- Experience from similar food drives indicates that failing to provide some type of container for donations reduces return rates by more than 50%. This appears to be because bags attract far more attention in mail slots than flyers alone. Given this, we are committed to providing something more along our collection routes.
- Cardboard boxes are a wholly impractical alternative: they would create impossible bulk for our volunteers as they move through neighborhoods, and are not something we want to leave on the doorsteps of those who choose not to make donations. The logistical and financial challenge they represent is prohibitive.
- Paper bags – though they too have environmental costs – are a more ideal alternative and we are striving to develop partnership arrangements to help defray the costs of using paper versus plastic bags. However at 12 times the cost of plastic we still have most areas using plastic bags until partners in each part of the Province can be arranged to help defray the cost of paper bags
So long as we use plastic bags we will attempt to minimize their impact: we supply only one per address, and instruct our collection-site volunteers to gather up returned bags and reuse or deposit them with local recycling programs. Anyone with constructive suggestions about replacing our plastic bags is welcome to contact us: we hope, for example that local suppliers can be found to provide suitable paper bags at no charge in at least some of our communities.
BCTFD donation bags were not delivered in my neighborhood – can I still contribute?
Absolutely. Anyone wishing to donate food is welcome to stop by one of our gathering sites on Collection Day. Please contact your District Food Drive Chair for locations in your community. If you’re feeling really generous, you can even sign up to complete the collection route in your own neighborhood next year!
We want to help, but we are unable to do collection routes. What else can we do?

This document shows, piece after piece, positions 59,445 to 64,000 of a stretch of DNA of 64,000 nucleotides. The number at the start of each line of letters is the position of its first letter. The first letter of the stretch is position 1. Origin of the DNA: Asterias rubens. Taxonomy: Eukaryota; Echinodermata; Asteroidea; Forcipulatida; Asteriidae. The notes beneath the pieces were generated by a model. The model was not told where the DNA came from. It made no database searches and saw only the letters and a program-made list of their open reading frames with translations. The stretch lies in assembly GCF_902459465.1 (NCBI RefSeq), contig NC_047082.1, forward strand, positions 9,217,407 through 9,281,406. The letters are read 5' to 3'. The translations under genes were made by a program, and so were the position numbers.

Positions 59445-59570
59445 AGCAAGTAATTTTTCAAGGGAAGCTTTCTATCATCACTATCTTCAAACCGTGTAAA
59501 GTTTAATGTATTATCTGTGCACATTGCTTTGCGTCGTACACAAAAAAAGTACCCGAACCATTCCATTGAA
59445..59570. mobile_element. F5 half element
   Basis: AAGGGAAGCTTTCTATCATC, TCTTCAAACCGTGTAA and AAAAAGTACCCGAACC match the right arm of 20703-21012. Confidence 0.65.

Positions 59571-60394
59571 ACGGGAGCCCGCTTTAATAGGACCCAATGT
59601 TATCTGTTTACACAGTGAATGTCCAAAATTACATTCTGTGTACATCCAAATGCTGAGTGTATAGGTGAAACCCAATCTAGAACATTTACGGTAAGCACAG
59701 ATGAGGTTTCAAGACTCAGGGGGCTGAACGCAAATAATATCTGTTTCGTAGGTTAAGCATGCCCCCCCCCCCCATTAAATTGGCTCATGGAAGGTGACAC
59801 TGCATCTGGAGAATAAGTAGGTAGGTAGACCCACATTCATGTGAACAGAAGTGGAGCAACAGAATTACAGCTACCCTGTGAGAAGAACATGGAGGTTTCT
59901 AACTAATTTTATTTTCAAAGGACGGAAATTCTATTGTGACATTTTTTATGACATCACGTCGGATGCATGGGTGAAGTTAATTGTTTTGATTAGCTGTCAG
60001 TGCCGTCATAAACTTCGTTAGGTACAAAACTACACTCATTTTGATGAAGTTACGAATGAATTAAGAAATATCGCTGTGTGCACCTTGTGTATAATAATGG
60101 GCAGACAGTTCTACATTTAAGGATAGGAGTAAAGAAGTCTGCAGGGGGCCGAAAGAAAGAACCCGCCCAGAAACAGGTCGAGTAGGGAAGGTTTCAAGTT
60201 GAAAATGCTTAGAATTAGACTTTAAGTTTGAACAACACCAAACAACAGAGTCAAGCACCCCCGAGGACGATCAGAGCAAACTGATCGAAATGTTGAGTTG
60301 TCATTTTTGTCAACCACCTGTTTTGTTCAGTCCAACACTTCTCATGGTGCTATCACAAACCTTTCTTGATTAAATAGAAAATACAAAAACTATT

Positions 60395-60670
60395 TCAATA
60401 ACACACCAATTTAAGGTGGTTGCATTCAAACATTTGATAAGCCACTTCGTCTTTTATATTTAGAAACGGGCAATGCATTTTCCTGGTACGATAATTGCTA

While our main focus is on doorstep-to-doorstep collection, the BCTFD welcomes partners using any ethical method of gathering food. We are currently working with several Community Partners who collect food through their own schools, churches, or places of business and then join us on Collection Day to sort and transport donations to local food banks. We are happy to expand this practice, and welcome any suggestion you might have about becoming a part of our event.
Is there a chance of theft or fraud?
There are, unfortunately, people who are willing to misrepresent the cause of hunger in order to defraud others. The most common forms of illegitimate food drive operations include groups which fail to operate according to common standards of transparency, refuse to conform to Revenue Canada’s “Non-Profit” regulations, or commit outright fraud by directing the cash donations they receive to unstated purposes. While these are rare occurrences, we are committed to operating in a way that protects the public from such risks.
Please be aware that BC Thanksgiving Food Drive volunteers will never solicit cash donations from you at your home. In order to avoid any confusion on this point, our volunteers are directed to refrain even from knocking on doors (we understand there may be exceptions where they are visiting the homes of friends or family). If you are concerned about the behaviour of anyone claiming to represent our project, we suggest that you politely disengage from them and contact us immediately through the office of the BCTFD Executive Director. We will work patiently to correct any honest mistakes on the part of our own volunteers; incidents involving persons not attached to our project will be referred to the FBBC and, where appropriate, your local police department.